Red Hat Virtualization 4.2 Beta is Live!

We are pleased to announce the beta availability of Red Hat Virtualization 4.2, the latest version of our Red Hat Virtualization platform. Sixteen months into its lifecycle, Red Hat Virtualization continues to provide enterprises with a rich and stable foundation for both existing applications and a new generation of workloads and solutions.

The beta release of Red Hat Virtualization 4.2 includes a number of new and updated features to help organizations streamline and automate operations, improve the virtualization administrator experience, and mitigate risk in the environment.

While there are numerous new features and bug fixes, there is not enough room to list them all here. However, I would like to highlight a few of the additions that make the RHV 4.2 beta remarkable. Some of the new features that you should look forward to include:

Updated User Interface (UI) – When RHV 4.0 was released in August of 2016, it showcased the new dashboard tab as not only a new way of viewing essential resource utilization within RHV but how virtualization administrators will interact with RHV  in the future. The RHV 4.2 beta has made significant strides in furthering those UI updates.

Disaster Recovery (DR) – This is a native site-to-site failover solution. Instead of an integration with a specific storage vendor, it depends on storage at both sites that can be replicated reliably and consistently. Under the covers, Ansible is used extensively to automate the failover and failback process.

Software Defined Networking (SDN) – Open Virtual Network (OVN) has been integrated with Red Hat Virtualization to deliver a native SDN solution, via Open vSwitch. It provides automated management of network infrastructure, a Neutron compatible API for external network providers, as well as network self-service for users, freeing up network administrators from infrastructure requests.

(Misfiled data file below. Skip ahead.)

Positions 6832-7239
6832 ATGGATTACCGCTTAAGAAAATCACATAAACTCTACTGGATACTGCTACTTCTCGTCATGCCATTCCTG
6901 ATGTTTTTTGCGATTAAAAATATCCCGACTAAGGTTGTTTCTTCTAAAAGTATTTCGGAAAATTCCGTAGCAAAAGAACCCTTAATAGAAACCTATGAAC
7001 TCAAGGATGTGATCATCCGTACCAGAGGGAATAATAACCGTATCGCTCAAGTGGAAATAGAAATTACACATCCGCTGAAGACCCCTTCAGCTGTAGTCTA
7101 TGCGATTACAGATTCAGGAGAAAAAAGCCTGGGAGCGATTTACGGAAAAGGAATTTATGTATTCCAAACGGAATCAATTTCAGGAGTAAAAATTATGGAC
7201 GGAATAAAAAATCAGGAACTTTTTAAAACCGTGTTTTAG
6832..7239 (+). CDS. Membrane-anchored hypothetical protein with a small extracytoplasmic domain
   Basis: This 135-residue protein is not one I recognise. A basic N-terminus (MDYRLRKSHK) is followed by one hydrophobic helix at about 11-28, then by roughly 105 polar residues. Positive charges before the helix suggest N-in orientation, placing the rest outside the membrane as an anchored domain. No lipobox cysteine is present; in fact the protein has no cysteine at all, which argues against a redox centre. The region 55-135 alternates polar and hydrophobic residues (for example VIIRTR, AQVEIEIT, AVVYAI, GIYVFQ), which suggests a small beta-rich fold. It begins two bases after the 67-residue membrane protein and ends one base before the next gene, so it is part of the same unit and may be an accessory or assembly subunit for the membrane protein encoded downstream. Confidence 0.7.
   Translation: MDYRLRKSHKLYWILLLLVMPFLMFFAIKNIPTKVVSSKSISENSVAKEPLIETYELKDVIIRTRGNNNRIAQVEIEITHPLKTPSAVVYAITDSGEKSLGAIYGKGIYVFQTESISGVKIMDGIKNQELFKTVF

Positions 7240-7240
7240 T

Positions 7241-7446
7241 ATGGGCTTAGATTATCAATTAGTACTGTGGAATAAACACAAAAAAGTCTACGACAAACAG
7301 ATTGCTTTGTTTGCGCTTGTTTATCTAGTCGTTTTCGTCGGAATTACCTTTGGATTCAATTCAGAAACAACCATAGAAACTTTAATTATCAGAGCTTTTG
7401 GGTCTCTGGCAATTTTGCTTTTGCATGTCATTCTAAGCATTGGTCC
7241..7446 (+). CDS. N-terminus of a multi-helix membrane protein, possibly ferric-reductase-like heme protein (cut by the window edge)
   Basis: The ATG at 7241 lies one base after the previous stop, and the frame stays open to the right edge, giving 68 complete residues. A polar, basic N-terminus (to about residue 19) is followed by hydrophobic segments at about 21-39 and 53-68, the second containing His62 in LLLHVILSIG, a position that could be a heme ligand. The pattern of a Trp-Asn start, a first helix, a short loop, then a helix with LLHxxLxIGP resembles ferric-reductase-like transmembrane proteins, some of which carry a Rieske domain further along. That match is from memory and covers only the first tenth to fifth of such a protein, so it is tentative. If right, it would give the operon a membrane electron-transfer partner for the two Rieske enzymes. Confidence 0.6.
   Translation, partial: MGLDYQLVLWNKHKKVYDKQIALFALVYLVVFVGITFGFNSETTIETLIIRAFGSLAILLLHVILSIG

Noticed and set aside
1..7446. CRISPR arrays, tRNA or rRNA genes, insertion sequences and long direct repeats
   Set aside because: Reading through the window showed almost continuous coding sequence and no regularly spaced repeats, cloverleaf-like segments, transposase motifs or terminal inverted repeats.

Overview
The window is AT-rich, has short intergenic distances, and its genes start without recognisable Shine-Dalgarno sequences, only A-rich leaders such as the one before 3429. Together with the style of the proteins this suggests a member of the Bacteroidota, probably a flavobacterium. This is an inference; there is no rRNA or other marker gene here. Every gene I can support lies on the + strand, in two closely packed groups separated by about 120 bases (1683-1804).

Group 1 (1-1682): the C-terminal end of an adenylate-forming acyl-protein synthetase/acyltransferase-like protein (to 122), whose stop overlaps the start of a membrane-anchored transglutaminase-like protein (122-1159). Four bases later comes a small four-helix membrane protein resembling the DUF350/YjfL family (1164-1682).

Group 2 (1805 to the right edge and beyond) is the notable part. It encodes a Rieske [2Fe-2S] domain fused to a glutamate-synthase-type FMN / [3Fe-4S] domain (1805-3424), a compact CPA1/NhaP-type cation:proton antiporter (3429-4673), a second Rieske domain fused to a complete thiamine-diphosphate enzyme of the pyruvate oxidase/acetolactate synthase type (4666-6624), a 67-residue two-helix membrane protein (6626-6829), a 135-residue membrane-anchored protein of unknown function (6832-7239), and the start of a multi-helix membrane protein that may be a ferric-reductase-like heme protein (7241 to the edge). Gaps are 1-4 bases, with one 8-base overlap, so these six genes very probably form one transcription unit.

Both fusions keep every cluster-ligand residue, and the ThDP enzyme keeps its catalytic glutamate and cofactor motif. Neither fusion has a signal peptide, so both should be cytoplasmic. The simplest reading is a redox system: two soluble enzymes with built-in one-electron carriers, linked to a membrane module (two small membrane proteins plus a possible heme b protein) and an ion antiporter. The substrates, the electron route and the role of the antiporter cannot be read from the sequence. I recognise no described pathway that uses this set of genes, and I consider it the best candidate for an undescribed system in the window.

Metrics and Logging – The new metrics and logging solution is built around the Elasticsearch, Fluentd, and Kibana (EFK) stack; the same stack as used by Red Hat OpenShift Container Platform. The new metrics store provides much more functionality and details on the RHV environment than what was previously available.

High Performance Virtual Machine (VM) – The RHV 4.2 beta release provides a new virtual machine type called High Performance when configuring VMs. It is capable of running a VM with the highest possible performance; as close to bare metal as possible. This greatly streamlines the process of configuring the characteristics of a virtual machine over the previous manual only methods.

Support for Ceph via iSCSI – The Ceph iSCSI target has been tested and certified as a storage domain for virtual machines. This provides more infrastructure and deployment choices for engineers and architects.

Cisco ACI Integration – Cisco ACI provides overlay protocols that support both physical and virtual hosts in the same logical network even while running Layer 3 routing. This integration provides additional options for customers, especially those that utilize Cisco ACI as part of their infrastructure.

Many thanks to the engineers, product managers, project managers, writers, and everyone else that contributed to the delivery of this release!

For additional information on the Red Hat Virtualization 4.2 beta release, see the following links:

Hope this helps,

Captain KVM

Segregating RHV Networks for the Slightly Paranoid

I recently had the pleasure of linking up with one of my favorite Red Hat colleagues (David “Pinky” Pinkerton) from Australia while we were both in Southeast Asia for a Red Hat event. We both have a propensity for KVM and Red Hat Virtualization (RHV) in particular, and he brought up a fantastic topic – truly segregated networks to support other security requirements. The reason came up because he had a “high security” client that needed to keep different traffic types separated within RHV, as the VMs were used to scan live malware. And that is why I made the comment about the (justifiably) paranoid.

Let’s take a look. |

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HPE and Red Hat Virtualization: Speed is Good. Speed is right. Speed works.

We’re proud to announce that one of our partners, HPE, posted results to the SPECvirt_sc2013 benchmark that affirms the leadership position for Red Hat Virtualization (RHV) and the HPE ProLiant DL380 Gen10 Server. RHEL with KVM has held several performance records for 2, 4, and 8 socket results over the last few years and as of August 17, 2017, RHV now holds the 2 socket record.